New U.S. News & World Report “Best Jobs” List Calls “Public Relations Specialist” the Number One Creative Services Job in 2012: Magazine Says PR Profession Should See “Significant Growth Over the Next Decade”

According to U.S. News & World Report‘s newly released "Best Jobs of 2012" list — which is based on professions that "should hire abundantly over the next several years" — "Public Relations Specialist" is highly regarded. It was ranked 41st overall, and was named the number one creative services job of the current year, ahead of "Architect" and "Artist and Designer." Thanks to the explosive popularity of social media, companies have entered a new era in the field of reputation monitoring, and social media outreach has largely been assigned to PR departments, and has led to more comprehensive contracts with PR agencies — and will continue to do so. "With the onset of social infrastructure such as Facebook, LinkedIn, Twitter and Pinterest, combined with the versatility of Web tools, the jobs of public relations specialists are growing at a fast clip," said Gerard Corbett, chair and CEO of the Public Relations Society of America, U.S. News reports. "Whether you’re the press secretary for the President of the United States, a communications director for Google, or a media specialist for a small nonprofit, your main goal is to generate positive publicity for your client and improve their reputation," the article says about the PR profession. "As a PR specialist, it’s your job to cultivate and maintain close and productive relationships with journalists, bloggers, and opinion leaders," it adds. "Marketing Manager" also made the list, just above "Public Relations Specialist" at number 40, because of the promising outlook that social media offers to communicators. In addition to the high ranking for PR, the article also cites promising job opportunities over the next decade — the Bureau of Labor Statistics projects public relations specialists’ employment growth of 22.5 percent between 2010 and 2020. During that time period, an additional 58,200 jobs will need to be filled, the article reports.

Here’s how U.S. News describes the PR profession: "You’ll be asked to create print and Web-based communications materials — which may include story pitches, press releases, Q&As, presentations, video scripts, and speeches — ensuring they are consistent with your client’s image and message. Other responsibilities range from acting as a company spokesperson for a wider variety of media inquiries and speaking directly to the press on behalf of your client (sometimes deflecting negative criticism) to preparing your client for press conferences, media interviews, and speeches," the article by U.S. News writer Jada A. Graves reports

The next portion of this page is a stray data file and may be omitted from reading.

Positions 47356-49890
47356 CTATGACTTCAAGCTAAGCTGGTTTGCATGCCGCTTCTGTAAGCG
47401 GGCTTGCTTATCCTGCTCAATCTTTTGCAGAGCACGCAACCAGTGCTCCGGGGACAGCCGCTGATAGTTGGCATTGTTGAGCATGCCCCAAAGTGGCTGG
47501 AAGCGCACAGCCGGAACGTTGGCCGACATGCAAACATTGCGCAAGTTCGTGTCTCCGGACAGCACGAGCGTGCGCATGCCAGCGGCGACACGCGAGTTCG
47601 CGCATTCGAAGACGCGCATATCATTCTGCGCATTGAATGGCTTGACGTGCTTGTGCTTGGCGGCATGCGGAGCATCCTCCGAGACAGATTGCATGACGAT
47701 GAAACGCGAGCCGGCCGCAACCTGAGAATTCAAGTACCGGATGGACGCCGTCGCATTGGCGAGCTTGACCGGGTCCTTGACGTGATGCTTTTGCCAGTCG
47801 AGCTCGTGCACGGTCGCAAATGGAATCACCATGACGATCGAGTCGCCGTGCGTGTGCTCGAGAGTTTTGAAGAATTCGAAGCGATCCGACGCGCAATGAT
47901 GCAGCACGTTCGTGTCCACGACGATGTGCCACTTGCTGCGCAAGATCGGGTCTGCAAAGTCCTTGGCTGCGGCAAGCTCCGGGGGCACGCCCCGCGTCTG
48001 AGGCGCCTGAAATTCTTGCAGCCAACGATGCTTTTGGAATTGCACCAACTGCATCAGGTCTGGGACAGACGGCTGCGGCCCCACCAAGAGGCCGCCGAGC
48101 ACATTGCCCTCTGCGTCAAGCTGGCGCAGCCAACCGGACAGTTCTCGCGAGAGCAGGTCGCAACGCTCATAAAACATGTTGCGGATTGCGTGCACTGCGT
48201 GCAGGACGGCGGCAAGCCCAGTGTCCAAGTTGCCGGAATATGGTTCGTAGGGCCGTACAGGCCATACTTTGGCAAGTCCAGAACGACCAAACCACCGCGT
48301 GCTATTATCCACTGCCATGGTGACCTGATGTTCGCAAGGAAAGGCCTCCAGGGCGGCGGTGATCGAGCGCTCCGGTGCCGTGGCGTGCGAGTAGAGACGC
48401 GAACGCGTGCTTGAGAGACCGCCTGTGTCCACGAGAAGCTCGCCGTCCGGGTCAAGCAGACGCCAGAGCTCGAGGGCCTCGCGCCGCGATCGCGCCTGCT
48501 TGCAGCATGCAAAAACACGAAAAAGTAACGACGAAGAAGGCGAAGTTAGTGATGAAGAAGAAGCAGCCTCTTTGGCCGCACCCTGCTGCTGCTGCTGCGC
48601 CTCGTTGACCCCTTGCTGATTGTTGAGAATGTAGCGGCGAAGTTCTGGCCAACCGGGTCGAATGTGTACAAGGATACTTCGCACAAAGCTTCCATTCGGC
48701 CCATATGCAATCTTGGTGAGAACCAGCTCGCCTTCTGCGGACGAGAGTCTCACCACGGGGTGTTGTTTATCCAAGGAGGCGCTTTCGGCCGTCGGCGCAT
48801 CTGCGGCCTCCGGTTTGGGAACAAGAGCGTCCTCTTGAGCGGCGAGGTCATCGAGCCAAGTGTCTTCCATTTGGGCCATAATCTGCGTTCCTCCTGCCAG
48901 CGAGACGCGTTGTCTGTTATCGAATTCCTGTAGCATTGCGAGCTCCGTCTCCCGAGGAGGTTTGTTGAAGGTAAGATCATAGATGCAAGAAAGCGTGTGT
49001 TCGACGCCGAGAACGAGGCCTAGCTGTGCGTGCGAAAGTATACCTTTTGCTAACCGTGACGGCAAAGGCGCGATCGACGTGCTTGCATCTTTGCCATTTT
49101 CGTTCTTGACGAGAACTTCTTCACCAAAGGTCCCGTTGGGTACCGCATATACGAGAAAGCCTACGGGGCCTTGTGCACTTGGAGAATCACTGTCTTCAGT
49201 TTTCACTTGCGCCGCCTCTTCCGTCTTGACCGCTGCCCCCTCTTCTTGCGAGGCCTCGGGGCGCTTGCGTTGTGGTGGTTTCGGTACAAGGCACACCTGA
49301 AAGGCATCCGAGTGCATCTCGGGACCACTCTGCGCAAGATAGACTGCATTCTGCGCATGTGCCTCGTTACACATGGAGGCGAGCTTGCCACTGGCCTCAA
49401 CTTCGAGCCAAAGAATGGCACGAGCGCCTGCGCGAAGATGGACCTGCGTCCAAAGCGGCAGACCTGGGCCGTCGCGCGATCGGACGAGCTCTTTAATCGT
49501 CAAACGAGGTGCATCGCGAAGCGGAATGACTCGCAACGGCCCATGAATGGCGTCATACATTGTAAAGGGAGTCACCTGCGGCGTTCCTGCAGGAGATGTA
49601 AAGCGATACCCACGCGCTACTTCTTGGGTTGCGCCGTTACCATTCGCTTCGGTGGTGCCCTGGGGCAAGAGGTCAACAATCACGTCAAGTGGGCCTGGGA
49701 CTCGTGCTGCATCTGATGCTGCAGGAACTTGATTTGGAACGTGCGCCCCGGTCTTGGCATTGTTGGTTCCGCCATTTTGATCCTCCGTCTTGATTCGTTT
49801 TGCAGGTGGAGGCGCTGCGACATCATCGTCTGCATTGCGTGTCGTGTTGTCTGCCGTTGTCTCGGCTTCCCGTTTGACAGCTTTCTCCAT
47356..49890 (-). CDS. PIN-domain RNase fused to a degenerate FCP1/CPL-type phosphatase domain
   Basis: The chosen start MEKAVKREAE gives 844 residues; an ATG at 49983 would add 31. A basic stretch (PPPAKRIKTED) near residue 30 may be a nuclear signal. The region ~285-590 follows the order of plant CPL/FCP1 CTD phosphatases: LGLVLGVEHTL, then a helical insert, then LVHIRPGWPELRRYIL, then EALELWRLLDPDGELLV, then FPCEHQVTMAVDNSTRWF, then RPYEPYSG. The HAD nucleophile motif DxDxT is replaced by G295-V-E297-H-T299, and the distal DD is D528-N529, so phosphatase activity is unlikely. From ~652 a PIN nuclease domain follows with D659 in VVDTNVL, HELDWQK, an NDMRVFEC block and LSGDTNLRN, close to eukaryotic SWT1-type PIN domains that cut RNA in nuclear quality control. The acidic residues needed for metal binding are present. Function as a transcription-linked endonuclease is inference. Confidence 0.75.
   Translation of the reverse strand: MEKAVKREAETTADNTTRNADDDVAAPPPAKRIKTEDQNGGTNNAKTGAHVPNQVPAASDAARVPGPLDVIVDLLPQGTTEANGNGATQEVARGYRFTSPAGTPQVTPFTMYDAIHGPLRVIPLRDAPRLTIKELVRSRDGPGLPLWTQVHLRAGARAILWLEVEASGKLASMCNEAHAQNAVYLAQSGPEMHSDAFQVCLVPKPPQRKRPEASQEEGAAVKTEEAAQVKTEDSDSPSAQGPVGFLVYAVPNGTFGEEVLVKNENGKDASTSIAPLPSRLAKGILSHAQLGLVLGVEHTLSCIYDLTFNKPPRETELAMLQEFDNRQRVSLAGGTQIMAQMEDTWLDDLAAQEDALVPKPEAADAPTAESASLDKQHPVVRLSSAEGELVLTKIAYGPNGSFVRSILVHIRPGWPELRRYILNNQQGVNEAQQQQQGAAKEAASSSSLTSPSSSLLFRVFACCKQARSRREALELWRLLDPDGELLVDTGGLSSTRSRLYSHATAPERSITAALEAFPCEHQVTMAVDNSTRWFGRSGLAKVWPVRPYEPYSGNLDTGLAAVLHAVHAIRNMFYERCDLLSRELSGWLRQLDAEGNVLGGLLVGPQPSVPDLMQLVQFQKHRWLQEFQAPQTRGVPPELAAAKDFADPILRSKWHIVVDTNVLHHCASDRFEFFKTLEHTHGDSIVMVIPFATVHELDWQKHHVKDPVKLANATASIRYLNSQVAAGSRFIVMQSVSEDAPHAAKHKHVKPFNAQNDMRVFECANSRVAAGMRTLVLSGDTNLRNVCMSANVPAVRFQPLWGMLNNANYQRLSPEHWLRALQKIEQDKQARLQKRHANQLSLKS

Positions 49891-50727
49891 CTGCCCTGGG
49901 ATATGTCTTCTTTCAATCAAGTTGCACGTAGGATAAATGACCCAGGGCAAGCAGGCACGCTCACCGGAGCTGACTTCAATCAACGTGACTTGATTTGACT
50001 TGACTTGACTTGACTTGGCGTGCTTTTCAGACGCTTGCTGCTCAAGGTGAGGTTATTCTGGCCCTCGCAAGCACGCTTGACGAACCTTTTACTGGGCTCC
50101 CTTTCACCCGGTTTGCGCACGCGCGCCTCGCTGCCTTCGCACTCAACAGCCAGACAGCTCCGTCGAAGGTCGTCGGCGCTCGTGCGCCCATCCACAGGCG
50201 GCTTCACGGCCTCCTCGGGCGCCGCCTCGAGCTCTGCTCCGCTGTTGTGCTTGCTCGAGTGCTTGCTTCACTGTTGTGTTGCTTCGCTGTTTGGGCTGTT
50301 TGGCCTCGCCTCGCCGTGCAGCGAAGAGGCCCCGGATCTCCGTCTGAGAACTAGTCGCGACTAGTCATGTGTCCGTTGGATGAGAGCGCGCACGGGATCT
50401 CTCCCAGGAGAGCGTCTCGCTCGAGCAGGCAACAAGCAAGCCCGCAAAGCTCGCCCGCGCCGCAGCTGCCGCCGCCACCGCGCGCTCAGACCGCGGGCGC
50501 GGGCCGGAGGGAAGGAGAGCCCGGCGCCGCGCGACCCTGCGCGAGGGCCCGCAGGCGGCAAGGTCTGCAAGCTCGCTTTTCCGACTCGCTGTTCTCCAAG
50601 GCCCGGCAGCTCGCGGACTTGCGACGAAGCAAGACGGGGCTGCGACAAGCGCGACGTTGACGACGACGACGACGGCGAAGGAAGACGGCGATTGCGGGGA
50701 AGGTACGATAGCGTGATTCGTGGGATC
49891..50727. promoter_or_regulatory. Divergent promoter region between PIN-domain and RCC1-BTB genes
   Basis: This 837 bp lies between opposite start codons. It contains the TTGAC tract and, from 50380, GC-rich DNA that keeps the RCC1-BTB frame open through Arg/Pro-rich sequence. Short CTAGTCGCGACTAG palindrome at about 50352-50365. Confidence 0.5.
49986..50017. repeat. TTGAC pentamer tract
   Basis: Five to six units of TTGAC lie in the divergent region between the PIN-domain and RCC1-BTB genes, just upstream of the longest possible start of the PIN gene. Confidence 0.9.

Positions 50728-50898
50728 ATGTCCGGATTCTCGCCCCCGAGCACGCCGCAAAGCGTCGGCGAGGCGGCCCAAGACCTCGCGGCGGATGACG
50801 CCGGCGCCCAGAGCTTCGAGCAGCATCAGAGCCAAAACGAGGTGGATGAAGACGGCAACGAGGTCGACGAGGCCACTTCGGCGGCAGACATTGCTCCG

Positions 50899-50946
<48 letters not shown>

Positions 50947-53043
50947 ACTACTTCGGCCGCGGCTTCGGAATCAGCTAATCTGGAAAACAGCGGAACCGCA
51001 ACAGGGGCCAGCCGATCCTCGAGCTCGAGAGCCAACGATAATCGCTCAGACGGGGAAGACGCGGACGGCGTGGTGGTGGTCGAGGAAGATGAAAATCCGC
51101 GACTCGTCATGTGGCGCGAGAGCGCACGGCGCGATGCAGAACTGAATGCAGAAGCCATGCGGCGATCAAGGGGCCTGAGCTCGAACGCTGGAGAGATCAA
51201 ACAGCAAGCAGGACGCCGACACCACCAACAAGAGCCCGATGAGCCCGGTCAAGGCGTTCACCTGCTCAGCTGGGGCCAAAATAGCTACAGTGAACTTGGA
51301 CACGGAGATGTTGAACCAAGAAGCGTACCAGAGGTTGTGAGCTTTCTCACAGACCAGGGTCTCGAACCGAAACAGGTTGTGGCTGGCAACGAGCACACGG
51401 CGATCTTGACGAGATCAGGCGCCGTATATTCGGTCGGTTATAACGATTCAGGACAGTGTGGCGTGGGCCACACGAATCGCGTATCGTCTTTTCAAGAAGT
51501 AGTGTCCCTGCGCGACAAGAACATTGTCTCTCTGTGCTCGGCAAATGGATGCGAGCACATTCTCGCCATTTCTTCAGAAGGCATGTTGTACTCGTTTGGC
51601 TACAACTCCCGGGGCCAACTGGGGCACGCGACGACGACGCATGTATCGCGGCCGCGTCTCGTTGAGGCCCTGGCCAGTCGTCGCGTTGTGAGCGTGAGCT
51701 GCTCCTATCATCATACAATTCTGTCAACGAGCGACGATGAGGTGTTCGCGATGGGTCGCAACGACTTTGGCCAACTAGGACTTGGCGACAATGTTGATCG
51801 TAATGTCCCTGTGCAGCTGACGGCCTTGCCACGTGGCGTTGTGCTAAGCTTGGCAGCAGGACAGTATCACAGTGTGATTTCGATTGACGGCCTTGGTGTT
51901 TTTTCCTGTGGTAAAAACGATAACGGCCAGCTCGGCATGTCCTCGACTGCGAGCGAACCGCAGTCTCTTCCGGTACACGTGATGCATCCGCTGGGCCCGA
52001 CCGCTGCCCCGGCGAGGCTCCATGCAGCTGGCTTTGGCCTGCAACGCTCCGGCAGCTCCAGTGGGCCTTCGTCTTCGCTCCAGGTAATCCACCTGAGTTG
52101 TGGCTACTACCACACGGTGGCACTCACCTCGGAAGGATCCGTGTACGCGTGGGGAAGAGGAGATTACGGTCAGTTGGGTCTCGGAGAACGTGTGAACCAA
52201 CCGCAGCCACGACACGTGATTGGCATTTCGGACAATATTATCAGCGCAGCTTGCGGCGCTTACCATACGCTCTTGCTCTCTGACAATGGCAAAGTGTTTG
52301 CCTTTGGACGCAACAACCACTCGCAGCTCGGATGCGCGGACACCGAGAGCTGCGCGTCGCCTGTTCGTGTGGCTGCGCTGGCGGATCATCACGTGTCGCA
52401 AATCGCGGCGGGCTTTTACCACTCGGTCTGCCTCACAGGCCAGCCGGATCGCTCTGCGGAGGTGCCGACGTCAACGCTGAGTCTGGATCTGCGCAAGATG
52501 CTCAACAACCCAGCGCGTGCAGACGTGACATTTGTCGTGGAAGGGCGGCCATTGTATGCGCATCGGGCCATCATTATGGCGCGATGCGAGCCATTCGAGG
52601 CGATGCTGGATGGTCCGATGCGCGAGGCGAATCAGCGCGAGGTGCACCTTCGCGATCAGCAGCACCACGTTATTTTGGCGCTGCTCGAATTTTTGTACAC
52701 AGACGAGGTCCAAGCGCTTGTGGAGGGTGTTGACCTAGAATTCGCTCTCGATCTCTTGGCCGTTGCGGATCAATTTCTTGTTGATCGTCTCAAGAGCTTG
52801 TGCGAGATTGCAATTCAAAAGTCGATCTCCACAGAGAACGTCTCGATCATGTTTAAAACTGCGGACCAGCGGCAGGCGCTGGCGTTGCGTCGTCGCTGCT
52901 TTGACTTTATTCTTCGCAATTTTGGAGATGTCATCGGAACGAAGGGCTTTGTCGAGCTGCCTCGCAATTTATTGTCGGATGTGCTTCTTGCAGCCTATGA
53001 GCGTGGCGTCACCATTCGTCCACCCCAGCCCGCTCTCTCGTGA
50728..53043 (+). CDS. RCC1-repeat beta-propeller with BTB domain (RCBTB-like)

On the topic of pay scales, U.S. News says that "The Bureau of Labor Statistics reports the median annual wage for public relations specialists was $52,090 in 2010. The best-paid 10 percent in the field made approximately $95,200, while the bottom 10 percent made approximately $30,560. The highest paid in the profession work in the metropolitan areas of Victoria, Texas, San Jose, Calif., and Washington, D.C."

On the topic of landing a PR job, "A public relations specialist job requires writing skills, critical thinking ability, fast turnaround, patience, a thick-skin mentality, and creativity," said PRSA chair Corbett in the article. He also adds that you should be able to demonstrate real accomplishments and have broad networks. And wallflowers need not apply — public relations specialists must have an outgoing, self-confident and friendly personality.

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